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NIH Record - National Institutes of Health
Scientific illustration of purple orb with branches extended with gold and blue squiggles floating alongside

April 2, 2021

  • Dr. Collins, assistant fire chief Mike Gilroy and ORS director Colleen McGowan thank staff.

    Collins Reflects on Past Year, Looks Ahead with Optimism

    After a year of pandemic, there is hope on the horizon, as more people get vaccinated every day. On Mar. 17, NIH director Dr. Francis Collins marked the 1-year anniversary of NIH's car-line Covid testing operation by visiting the site and thanking frontline employees.
  • NIMH Investigators Discuss How to Power Through Pandemic, Move Beyond

    As we mark a year since the pandemic began, we look back on a year filled with long bouts of social isolation, seemingly endless Zoom meetings and virtual chats with people we miss seeing in person, and the persistent stress of navigating through not-normal times.
  • Anna Verschoore

    Employee Needs, Support Systems Evolve

    Looking back over the past year of work life amid a historic worldwide health crisis, professionals who help people navigate “Employee World” can now describe the textbook shifts in terrain we’ve experienced.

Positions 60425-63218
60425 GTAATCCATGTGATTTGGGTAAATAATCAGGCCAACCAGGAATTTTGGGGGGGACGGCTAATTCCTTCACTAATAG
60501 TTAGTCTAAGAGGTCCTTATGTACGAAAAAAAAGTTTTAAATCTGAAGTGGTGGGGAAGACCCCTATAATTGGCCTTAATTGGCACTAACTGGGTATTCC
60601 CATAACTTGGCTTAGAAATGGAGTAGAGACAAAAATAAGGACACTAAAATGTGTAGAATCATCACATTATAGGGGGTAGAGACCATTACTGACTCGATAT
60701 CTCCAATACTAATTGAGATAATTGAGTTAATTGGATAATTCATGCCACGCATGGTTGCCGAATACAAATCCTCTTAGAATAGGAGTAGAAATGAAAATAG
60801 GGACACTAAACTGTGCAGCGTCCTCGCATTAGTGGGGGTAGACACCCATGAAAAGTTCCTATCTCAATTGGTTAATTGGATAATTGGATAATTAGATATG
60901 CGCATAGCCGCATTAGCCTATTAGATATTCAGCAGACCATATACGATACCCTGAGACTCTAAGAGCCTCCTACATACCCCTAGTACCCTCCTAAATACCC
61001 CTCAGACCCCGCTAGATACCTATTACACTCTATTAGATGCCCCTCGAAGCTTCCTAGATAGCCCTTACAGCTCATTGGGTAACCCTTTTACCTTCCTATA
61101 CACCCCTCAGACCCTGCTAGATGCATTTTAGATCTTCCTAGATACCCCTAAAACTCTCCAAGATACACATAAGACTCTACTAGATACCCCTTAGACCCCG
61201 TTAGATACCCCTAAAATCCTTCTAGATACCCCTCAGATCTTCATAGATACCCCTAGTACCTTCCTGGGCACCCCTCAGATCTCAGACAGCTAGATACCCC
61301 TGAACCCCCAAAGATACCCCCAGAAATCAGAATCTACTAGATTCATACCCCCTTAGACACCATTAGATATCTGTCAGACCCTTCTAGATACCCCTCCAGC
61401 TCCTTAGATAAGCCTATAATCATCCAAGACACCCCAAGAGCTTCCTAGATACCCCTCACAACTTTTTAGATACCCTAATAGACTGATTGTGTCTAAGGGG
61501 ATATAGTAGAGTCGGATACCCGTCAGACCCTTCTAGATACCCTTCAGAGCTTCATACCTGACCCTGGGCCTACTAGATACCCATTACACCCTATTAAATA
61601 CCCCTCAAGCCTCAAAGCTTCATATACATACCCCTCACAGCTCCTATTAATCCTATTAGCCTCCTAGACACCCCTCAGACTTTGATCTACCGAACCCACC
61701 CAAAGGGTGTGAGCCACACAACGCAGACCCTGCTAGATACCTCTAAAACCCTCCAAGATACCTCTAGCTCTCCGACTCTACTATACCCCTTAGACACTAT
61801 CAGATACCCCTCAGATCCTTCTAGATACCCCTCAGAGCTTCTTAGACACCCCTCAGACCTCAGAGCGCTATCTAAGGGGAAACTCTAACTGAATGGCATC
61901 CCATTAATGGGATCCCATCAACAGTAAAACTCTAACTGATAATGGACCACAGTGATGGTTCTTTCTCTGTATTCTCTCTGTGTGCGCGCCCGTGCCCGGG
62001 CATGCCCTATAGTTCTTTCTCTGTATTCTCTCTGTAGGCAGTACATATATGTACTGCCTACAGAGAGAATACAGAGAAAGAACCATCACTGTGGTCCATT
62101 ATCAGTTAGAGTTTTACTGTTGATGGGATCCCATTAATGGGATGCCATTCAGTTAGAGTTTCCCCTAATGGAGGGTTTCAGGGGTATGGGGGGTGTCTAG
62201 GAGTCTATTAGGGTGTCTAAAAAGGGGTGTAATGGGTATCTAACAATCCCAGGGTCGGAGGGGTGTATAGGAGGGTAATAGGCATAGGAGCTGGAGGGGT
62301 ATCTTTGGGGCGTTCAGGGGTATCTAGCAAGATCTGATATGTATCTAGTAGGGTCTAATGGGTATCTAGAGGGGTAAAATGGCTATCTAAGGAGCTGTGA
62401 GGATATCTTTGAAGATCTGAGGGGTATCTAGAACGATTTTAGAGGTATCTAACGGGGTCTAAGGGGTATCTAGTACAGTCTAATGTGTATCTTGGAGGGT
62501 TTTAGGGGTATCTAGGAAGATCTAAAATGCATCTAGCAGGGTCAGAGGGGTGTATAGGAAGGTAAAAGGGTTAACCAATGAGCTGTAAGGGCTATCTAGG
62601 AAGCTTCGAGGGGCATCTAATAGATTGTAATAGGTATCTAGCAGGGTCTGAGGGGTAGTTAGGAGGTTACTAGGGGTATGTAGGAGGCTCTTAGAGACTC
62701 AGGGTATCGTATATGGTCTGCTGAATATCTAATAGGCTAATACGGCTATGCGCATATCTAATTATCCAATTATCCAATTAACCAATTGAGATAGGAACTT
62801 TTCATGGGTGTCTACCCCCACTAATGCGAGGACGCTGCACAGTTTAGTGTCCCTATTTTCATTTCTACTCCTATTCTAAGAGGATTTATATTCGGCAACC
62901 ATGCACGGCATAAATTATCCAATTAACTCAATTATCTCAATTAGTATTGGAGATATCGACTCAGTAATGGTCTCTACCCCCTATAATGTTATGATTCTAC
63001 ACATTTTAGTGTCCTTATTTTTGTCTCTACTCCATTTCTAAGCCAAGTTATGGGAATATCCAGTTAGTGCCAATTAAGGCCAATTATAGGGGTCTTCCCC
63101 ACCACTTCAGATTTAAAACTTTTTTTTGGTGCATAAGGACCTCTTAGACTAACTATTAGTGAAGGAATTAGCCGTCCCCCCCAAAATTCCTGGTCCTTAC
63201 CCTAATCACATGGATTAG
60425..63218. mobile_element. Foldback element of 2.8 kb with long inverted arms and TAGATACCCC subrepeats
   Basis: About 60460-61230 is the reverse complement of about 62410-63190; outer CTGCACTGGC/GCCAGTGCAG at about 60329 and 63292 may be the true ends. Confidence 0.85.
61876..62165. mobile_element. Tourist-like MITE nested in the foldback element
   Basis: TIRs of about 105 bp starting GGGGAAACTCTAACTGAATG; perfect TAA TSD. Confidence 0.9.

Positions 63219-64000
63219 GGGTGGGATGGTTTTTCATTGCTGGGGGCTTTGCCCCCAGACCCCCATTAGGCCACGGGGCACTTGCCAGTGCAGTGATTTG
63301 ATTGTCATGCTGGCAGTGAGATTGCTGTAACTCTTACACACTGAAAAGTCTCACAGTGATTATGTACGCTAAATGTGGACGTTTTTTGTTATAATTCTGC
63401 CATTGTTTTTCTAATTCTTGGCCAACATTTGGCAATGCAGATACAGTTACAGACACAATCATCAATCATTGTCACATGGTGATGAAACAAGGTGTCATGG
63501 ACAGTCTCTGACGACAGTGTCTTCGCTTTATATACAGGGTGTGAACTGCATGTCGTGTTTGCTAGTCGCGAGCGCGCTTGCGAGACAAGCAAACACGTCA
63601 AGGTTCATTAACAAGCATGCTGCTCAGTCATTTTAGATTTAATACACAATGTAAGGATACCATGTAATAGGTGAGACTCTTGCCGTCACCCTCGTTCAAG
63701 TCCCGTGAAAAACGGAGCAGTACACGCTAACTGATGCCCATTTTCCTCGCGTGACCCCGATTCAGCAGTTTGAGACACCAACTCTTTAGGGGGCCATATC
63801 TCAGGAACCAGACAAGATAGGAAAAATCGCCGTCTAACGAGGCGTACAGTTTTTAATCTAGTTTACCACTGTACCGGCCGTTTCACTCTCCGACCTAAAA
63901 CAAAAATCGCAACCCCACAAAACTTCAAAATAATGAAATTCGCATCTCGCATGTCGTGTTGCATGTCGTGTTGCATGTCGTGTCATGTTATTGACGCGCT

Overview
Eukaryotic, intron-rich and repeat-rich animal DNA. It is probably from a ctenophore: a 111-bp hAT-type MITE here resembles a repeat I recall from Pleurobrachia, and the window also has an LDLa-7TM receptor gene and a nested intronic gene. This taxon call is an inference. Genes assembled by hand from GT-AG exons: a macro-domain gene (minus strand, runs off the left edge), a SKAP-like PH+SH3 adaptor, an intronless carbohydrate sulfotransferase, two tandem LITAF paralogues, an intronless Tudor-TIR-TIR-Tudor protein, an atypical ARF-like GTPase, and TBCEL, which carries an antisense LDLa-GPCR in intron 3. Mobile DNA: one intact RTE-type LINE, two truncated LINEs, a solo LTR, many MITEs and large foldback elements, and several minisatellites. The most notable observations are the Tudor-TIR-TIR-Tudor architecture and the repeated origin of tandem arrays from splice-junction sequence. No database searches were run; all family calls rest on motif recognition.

• Collins greets several other employees standing in a semi-circle, with masks on.

    ORS’s Taylor Lauded for Work Ethic

    In a normal year, Rodney Taylor works a regular daily schedule. He took the past year to next-level extraordinary: Staffing the on-campus car line for Covid-19 testing, he has missed only 2 work days since Mar. 18, 2020.
Scientific illustration of purple orb with branches extended with gold and blue squiggles floating alongside

On the Cover

Illustration of brain inflammation from Alzheimer’s disease. Research suggests that chronic inflammation may be caused by the buildup of glial cells normally meant to help keep the brain free of debris. Microglia (purple), a type of glial cell, engulfs and destroys waste and toxins in a healthy brain. In Alzheimer’s, microglia fail to clear away waste, debris and protein collections, including beta-amyloid plaques. Astrocytes (blue), another type of glial cell, are signaled to help clear the buildup of plaques and other cellular debris left behind. These microglia and astrocytes collect around the neurons but fail to perform their debris-clearing function. In addition, they release chemicals that cause chronic inflammation and further damage the neurons they are meant to protect.

Photo: NIA

The NIH Record

The NIH Record, founded in 1949, is the biweekly newsletter for employees of the National Institutes of Health.

Published 25 times each year, it comes out on payday Fridays.

Associate Editor: Carla Garnett
Carla.Garnett@nih.gov

Staff Writers:

Eric Bock
Eric.Bock@nih.gov

Dana Talesnik
Dana.Talesnik@nih.gov

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